Crossfire HD Cinematic Making Of

Crossfire HD is far from what you would expect from a video game trailer. It’s a down-to-earth take on the modern warfare in the vein of a music video. Unusual form demanded an unusual approach – and all the ins and outs have been revealed by Platige Image’s producers and artists during a round-table discussion.

Let’s start with the obvious: this wasn’t a standard Platige Image project.

Daria Zienowicz, Producer: Crossfire was a huge challenge, mostly due to our specific relation with the client. It was our first project for Smilegate, a company from South Korea. They have specifically chosen us to create their first big cinematic, and requested to keep the style similar to what we’ve shown in the trailers for Watch Dogs 2 and Ghost Recon.

Hubert Zegardło, CG Supervisor:
The fact that the client chose us is, of course, an honor and a distinction. There are other studios out there that make trailers, but Smilegate decided to reach out to Platige Image. They wanted the clip to resemble real-life journalism, and this style is something we’ve become very good at — I think mostly due to our director Damian. He knows how to move the camera in a very ‘news-like’ way.

How was the cooperation going with a client at the other end of the world?

Damian Nenow, Director: We’ve been given practically unlimited levels of freedom regarding the art direction. Paradoxically, it was the biggest challenge. We were given character models, then the client laid down the general cinematic style and sent us some Youtube clips: war documentaries, military equipment exhibitions – but that was basically it.

It was, on one hand, very cool because we were able to let the imagination run wild, but at the same time, there was nothing to cling to at the beginning. We weren’t sure if the client would like what we were doing, and we had a strict deadline. Usually we get some kind of a foundation for everything, something to build upon. Here, there was nothing like it. The client said: “We want your vision,” so we delivered. They liked it – and that’s great, but it made my hair a little more gray. We had no precise references, we suggested them ourselves and, using this language of inspirations, we communicated with the client.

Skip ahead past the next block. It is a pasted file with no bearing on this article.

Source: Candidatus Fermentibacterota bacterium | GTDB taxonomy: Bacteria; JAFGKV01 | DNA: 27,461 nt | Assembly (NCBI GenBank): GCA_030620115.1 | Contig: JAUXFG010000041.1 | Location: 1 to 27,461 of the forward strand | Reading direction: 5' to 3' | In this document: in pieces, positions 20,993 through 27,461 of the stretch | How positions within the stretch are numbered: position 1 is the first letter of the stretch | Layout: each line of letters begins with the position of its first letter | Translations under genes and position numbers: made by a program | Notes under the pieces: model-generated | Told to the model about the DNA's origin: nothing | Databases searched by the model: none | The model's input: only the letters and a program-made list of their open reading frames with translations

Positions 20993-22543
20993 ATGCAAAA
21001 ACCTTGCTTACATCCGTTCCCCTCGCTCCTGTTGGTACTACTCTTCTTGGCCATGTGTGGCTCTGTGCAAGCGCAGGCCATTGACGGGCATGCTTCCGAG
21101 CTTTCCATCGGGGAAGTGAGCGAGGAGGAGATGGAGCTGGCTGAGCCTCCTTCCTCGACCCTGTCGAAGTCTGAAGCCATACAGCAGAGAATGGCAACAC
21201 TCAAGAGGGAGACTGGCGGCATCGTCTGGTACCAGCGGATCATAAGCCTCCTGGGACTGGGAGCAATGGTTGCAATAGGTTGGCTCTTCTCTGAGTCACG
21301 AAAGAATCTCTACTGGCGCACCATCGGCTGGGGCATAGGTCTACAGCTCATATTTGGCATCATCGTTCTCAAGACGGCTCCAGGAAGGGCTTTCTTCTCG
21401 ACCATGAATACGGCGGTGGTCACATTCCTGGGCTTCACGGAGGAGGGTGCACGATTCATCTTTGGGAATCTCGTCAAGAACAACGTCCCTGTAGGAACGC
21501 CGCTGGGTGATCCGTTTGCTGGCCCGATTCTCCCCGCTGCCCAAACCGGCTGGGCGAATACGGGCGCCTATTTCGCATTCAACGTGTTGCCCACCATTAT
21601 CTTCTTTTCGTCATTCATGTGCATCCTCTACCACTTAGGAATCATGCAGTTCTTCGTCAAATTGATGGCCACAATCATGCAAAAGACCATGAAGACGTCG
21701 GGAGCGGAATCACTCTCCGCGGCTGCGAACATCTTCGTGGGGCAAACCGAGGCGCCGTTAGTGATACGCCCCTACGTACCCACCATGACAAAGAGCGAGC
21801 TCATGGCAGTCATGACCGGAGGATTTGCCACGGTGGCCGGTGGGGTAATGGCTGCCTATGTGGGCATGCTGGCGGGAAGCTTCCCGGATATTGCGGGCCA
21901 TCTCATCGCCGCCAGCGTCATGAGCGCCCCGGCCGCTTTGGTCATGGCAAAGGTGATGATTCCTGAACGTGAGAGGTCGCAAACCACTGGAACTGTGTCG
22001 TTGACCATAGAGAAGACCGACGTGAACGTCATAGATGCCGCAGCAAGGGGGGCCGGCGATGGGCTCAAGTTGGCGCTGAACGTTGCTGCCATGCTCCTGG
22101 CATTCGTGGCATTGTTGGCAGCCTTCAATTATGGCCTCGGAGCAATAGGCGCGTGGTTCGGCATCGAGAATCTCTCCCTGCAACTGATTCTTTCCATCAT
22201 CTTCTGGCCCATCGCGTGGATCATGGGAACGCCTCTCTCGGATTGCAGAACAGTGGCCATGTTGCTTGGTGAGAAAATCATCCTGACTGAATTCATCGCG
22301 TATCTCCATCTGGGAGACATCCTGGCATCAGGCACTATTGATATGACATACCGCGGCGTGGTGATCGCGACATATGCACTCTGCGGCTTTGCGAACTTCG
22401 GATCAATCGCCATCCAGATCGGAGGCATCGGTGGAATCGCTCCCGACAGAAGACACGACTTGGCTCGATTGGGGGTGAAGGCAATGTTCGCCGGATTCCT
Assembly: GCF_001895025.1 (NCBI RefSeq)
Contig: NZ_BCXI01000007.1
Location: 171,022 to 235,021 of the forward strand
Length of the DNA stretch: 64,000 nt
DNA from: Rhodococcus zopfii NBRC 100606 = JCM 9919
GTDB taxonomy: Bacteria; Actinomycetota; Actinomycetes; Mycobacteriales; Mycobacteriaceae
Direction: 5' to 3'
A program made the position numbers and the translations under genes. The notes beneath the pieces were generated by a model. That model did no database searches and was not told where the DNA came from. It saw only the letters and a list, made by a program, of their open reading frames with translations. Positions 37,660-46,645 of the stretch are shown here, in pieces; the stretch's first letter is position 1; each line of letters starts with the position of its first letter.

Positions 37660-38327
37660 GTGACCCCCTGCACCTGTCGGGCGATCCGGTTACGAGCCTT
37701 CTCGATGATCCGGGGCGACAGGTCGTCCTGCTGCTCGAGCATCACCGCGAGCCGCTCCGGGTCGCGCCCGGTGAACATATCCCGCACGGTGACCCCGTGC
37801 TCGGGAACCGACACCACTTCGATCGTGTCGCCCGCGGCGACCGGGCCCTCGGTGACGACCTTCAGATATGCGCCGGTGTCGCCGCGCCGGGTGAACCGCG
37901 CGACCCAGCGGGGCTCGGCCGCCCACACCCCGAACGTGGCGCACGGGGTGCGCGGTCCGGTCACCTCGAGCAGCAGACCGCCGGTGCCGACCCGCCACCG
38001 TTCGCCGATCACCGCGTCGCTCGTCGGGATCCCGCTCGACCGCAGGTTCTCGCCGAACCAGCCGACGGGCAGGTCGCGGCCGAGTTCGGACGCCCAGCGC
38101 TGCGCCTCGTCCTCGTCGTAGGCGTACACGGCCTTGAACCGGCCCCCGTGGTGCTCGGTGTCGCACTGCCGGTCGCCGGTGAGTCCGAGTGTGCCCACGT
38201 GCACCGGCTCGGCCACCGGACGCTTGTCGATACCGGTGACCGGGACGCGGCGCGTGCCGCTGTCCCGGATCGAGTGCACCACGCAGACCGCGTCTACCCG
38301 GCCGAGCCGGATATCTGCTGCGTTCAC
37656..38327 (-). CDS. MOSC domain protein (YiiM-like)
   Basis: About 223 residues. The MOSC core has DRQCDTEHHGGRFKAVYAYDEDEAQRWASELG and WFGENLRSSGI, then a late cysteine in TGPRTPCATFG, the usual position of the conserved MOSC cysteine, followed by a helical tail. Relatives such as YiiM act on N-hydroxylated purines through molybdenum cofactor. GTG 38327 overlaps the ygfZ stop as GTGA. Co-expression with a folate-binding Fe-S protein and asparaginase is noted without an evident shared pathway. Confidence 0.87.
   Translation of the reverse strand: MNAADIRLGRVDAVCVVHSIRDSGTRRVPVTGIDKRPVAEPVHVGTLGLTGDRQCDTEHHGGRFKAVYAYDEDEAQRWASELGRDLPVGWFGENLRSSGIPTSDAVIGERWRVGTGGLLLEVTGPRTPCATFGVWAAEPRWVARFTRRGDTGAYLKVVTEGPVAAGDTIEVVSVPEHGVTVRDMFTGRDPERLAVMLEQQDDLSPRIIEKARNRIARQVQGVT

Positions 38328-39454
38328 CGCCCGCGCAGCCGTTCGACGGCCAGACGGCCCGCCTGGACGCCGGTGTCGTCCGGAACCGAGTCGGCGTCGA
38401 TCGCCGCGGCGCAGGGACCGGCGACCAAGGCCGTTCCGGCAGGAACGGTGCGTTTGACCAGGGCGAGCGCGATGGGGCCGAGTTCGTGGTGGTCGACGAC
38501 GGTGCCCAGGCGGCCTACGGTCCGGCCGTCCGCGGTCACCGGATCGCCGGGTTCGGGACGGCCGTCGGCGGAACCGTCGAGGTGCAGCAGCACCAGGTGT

What was your starting point?

Nenow: We wanted to move away, at least a little, from traditional linear narration, cause-and-effect scenes, where someone aims at someone else, shoots and runs away. I like editing collages – it’s the style that we utilized for the Watch Dogs 2 cinematic trailer. Crossfire continues this method of storytelling, and it works very well for video game cinematics. The most interesting thing here was the combination of this collage style and the story that the client wanted to tell. The essence of the concept was a naturalistic presentation of the battlefield.

The game is about soldiers, and not necessarily about the conflict around them. From my point of view it’s the most shockingly real thing about our storytelling: we show things similar to what you see on the news, on CNN, in a war documentary, and not in a video game. I wanted the player to be able to identify with this world of conflict. It’s not a Hollywood war, mind you, that takes place in a far away land full of sand or jungle. It’s what you see on the street. I went out and took photos of a car wash, a store depot or a construction site near my house, and you can see these locations in the film. These are places that are recognizable to any player, regardless if he’s from Warsaw or Seul.